It is nearly impossible to turn on the news these days and not hear a story about troubles in the Medicare system. As the population ages, the federal government is becoming increasingly strapped for the cash it needs to pay for elderly Americans' medical care.
As a result, the government is doing everything it can to identify and eliminate waste in the system. Suspected acts of Medicare fraud are its biggest target.
Recently, the government's Medicare Fraud Strike Force came to Texas as part of an enforcement sweep in seven cities throughout the United States. Agents indicted 28 people. It is alleged that the Texans were responsible for approximately $261 million in fraudulent Medicare billings.
The indictments involved several false billing schemes. In the largest one, a doctor and a home health agency are accused of working together to submit approximately $100 million worth of fraudulent bills for reimbursement. According to the indictment, during a four-year period, the doctor signed approximately 33,000 prescriptions for 2,000 different Medicare patients. Authorities say the doctor's practice was to sign stacks of documents without ever reviewing them.
The indictments centered on a kickback scheme in which hospital administrators paid patients - often with cigarettes or gift shop coupons - to attend a partial hospitalization program for patients with mental illnesses. The indictment alleges that the patients did not actually receive treatment, but instead spent most of their time playing games and watching television. All told, the administrators are accused of generating approximately $158 million in fraudulent revenues through the scheme.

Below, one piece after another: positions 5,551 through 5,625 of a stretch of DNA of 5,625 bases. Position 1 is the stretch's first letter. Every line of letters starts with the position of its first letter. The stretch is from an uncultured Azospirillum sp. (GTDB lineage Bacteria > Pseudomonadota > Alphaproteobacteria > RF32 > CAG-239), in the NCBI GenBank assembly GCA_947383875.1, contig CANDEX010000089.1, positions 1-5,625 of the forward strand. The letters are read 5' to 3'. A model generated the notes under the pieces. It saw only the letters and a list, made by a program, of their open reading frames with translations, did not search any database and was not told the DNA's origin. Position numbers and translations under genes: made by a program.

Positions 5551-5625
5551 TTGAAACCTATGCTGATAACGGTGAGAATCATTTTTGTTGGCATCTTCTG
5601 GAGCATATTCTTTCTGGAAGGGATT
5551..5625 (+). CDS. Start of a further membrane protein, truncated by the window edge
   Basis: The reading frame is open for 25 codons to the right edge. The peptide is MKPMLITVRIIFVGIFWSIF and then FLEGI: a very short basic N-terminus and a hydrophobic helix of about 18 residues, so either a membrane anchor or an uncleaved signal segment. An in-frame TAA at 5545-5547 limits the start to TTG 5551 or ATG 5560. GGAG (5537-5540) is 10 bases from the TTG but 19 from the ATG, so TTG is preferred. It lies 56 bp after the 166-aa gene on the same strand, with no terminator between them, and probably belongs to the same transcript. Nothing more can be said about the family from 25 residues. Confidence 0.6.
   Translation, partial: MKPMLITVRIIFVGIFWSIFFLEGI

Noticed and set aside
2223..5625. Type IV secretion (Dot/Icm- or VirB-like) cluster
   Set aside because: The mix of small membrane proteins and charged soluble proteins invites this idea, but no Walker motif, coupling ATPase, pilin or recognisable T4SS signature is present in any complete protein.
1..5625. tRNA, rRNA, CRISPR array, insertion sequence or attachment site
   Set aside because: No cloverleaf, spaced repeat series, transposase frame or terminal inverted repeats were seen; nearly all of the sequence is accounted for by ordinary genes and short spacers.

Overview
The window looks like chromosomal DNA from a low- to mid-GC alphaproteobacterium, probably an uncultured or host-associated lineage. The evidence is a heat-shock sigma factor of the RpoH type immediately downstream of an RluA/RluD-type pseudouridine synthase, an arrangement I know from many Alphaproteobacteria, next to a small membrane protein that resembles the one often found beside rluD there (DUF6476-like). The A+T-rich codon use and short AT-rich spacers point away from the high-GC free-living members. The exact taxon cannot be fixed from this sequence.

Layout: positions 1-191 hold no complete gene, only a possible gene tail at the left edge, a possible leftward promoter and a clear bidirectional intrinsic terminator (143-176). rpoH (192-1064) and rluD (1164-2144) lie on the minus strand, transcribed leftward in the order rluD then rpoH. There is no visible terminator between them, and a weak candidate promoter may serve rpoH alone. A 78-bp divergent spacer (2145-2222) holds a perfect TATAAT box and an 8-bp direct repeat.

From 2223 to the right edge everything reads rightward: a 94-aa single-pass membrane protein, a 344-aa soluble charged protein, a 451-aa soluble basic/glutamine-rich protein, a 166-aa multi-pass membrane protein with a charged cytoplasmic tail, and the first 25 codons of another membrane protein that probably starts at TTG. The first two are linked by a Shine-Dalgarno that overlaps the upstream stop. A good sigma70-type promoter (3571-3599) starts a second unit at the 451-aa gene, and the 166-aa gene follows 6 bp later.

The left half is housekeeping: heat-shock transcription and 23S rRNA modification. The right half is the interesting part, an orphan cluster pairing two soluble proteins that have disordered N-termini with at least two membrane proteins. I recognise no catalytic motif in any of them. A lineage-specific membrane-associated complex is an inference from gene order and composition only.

Understanding Medicare Fraud
While these two cases present very high-profile examples of Medicare fraud, it is important to understand that even small operations are taken seriously. Understanding what Medicare fraud is can help health care operations avoid inadvertent illegal behavior and identify employees who may be engaged in fraud or abuse.
Medicare fraud exists whenever a person or organization makes false statements or representations of fact to obtain benefits that they would not otherwise be entitled to receive. Some of the most common types of Medicare fraud include:
- Billing for services or supplies that were not actually provided
- Billing for services or equipment that were provided, but not medically necessary
- Changing receipts or claim forms to get a higher payment
- Billing for home medical equipment that was returned by the patient
- Using another person's Medicare to provide reimbursement for a patient who is not covered by the program
The penalties for Medicare fraud and abuse can be quite severe. Fraudulent health care providers can be held civilly liable under the False Claims Act. In addition to penalty fines, they could be required to pay financial damages up to three times the value of the government's loss. Moreover, health care providers can be charged under a number of criminal laws, many of which carry the possibility of spending several years in prison.
Health care providers should never make the mistake of taking allegations of fraud lightly. If you are concerned about possible Medicare fraud or abuse at your organization, talk to a Texas health care law attorney who can help you understand your options.